Sunday, January 2, 2011

A Very Japanese New Year (and then some)!

Saturday, December 18th saw several local ALT friends and I along with about ten other Japanese guests of the host and their children gather at Tamakawa-sensei's house (a school counselor and "mother hen") for a pleasant afternoon celebrating the New Year early. Here's what happened!

Taka (a fellow ALT in Shichinohe) and I mug for the camera as we do a number on a bowl full of crushed walnuts—one of the perfect toppings we would eventually dunk our mochi into.
Meanwhile, Tom (a new ALT in Noheji) tries his hand at "pinning the facial features on the head" game. Nice, Tom! On the nose! Hey, if the whole physics thing doesn't work out for you, you might have a future in plastic surgery! (Yeesh~)
Here I reenter the mallet-wielding world of mochi-making as I continue in my never-ending quest to scrunch as much mochi as humanly possible! (Or, at least, enough to fill a dozen hungry stomachs~;) Our lovely host, Tamakawa-san, gazes down at my handiwork.
After you have "successfully" scrunched the rice clump into a suitable rice mound, you begin the pounding process. Tamakawa-san begins to reconsider her choice in allowing me first honors as the rice leaps from the bowl with each stroke, as if fearing for its safety.
Tamakawa-san and I develop a perfect tandem as she rolls the rice into position between each hammer stroke, and I begin to shout, "Kiai!" to punctuate the rhythm. The (fake) dog in the background is thunderstruck at our nirvana-inducing teamwork.
Tom gives it a go while I take a breather. Rianna and Hayashi-san lean out of the way behind him.
No Tom! Bad! Bad, Tom. ;)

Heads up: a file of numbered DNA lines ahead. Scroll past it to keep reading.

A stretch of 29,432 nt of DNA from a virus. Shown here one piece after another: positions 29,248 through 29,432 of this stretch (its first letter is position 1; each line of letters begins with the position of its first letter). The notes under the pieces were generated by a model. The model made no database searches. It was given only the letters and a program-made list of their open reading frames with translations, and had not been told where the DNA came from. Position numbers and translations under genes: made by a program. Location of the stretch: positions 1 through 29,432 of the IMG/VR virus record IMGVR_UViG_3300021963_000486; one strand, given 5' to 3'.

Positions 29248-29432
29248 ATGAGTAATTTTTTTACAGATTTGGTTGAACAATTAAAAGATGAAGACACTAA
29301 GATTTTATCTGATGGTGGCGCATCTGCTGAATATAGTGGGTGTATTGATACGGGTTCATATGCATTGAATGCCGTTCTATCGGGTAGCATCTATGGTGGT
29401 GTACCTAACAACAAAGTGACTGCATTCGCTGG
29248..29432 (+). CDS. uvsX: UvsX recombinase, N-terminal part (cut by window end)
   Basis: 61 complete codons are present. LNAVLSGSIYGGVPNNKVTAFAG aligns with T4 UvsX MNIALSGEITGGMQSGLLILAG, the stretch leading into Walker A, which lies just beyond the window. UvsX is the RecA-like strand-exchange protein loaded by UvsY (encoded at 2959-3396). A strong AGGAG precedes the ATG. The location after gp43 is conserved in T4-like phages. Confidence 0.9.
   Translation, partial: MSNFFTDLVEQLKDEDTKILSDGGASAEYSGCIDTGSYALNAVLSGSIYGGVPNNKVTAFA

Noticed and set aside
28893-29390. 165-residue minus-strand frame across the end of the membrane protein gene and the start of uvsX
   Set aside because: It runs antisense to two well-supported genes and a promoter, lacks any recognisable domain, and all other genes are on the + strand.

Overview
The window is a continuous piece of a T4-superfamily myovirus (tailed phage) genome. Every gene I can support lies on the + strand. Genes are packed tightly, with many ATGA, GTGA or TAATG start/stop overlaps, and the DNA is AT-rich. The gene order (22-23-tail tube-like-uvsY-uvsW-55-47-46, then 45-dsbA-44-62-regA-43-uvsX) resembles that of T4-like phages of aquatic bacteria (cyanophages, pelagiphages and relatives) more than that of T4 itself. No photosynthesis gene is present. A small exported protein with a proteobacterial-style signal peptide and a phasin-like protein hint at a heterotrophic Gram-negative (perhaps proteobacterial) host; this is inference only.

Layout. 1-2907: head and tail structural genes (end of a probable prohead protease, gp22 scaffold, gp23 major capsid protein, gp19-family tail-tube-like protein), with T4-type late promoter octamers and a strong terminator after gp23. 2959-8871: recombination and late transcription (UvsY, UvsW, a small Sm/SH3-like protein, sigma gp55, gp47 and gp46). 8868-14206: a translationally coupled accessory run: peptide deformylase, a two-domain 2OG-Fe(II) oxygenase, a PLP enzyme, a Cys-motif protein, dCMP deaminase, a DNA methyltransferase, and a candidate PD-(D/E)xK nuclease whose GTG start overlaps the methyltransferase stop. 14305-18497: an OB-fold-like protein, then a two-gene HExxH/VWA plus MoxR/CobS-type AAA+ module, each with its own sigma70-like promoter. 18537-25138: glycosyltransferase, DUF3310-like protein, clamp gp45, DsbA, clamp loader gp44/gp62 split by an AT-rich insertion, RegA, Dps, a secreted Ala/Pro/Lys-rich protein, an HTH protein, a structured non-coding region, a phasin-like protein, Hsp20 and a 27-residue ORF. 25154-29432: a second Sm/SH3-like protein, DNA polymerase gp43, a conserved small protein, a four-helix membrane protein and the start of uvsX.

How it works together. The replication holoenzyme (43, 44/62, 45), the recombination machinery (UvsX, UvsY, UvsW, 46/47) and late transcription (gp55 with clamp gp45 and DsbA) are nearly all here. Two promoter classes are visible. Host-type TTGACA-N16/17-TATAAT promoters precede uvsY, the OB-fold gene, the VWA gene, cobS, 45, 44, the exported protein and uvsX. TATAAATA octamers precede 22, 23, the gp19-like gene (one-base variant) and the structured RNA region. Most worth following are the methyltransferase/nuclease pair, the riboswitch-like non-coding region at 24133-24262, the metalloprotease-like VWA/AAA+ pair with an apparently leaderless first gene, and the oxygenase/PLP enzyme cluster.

Check out the action via a short clip. I give you, Tom the Lumberjack:


Mary (an ALT in Towada) is one bad mama jama! You go, girl!
Tanosaki-sensei, a JTE and fast becoming a good friend, steps in to scrunch out any lingering clumps.
The mochi-pounding at last finished, we sit down in the foyer to pinch off doughy bits of the stuff, rolling it in flour and setting each aside for eating later.
O-shogatsu ryouri (New Year's meal—an assortment of lightly seasoned vegetables, fruit, sauces, and ozouni centered around the use of mochi, taken to promote good health in the coming year).
Later, we all gathered at the nearby Kinoshita Shrine to attend a special New Year's service put on by the Zen-Buddhist priest there. Pictures weren't allowed inside, but I got to lead the group in the ritual placement of a branch of leaves on a table before the shrine's sacred vestments, then in a sequence of ritual claps. (I'm a good clapper.) I was a little nervous, but it was really no sweat.
Next, we wrote our names on the back of a wooden talisman that contained a list of our aspirations for the New Year.  I hung the talisman outside on a double-sided board with similar ones like it.
Here's the front.
The newlywed Ooyanagis, Japanese friends of mine, joined us that day, too. Aww, what a cute couple!
"All Ice is Blueland." (This is a shot I snapped in Towada a couple days after the New Year's get-together.)  Weirdly cool!

And here's a little video sumpin'-sumpin' I took neighboring the same scene above:


Lastly, these are some of the ~140 Christmas cards I put together for my year 6 students at Kinoshita Elementary. Each is adorned with pudgy, flexible stickers of various country flags, food and/or candy, and Christmas ornaments arranged in the shape of Japanese kana and letters of the alphabet. I signed each and wrote "Merry Christmas" on them to help celebrate the season.
Akemashite omedetou gozaimasu!